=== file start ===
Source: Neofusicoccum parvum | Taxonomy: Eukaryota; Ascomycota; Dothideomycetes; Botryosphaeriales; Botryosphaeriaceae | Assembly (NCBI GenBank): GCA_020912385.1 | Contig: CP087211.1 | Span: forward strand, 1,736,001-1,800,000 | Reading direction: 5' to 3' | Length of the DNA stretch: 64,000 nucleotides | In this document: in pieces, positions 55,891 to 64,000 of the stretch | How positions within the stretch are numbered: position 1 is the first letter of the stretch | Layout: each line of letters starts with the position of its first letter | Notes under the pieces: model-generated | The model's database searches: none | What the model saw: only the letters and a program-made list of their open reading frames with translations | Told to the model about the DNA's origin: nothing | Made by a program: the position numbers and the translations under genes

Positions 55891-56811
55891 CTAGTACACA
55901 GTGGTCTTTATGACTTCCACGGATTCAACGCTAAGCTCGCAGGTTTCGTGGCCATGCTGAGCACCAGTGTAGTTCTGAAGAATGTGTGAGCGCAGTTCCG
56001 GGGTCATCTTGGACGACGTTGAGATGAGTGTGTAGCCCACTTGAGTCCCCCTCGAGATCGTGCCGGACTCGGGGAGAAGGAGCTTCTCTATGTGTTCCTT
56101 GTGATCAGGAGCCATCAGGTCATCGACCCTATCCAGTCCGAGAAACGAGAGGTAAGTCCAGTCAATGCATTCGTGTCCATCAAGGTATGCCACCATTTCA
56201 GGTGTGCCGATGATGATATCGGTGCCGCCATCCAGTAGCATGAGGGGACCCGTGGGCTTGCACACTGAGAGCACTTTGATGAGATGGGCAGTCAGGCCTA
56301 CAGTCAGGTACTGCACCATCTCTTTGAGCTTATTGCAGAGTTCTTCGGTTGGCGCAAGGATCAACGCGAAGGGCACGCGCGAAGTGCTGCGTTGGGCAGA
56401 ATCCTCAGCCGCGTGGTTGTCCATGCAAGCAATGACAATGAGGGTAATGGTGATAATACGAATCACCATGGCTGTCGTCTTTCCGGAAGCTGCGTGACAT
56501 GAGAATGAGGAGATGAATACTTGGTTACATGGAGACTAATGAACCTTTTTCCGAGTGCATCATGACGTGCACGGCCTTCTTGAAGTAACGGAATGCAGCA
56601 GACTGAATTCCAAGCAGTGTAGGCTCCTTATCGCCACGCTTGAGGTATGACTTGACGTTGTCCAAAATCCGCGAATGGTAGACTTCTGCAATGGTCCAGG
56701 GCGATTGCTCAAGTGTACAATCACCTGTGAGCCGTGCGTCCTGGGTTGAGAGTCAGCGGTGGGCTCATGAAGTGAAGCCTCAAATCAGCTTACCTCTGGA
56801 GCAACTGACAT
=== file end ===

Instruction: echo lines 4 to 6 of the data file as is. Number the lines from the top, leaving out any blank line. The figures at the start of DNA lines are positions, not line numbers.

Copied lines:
55901 GTGGTCTTTATGACTTCCACGGATTCAACGCTAAGCTCGCAGGTTTCGTGGCCATGCTGAGCACCAGTGTAGTTCTGAAGAATGTGTGAGCGCAGTTCCG
56001 GGGTCATCTTGGACGACGTTGAGATGAGTGTGTAGCCCACTTGAGTCCCCCTCGAGATCGTGCCGGACTCGGGGAGAAGGAGCTTCTCTATGTGTTCCTT
56101 GTGATCAGGAGCCATCAGGTCATCGACCCTATCCAGTCCGAGAAACGAGAGGTAAGTCCAGTCAATGCATTCGTGTCCATCAAGGTATGCCACCATTTCA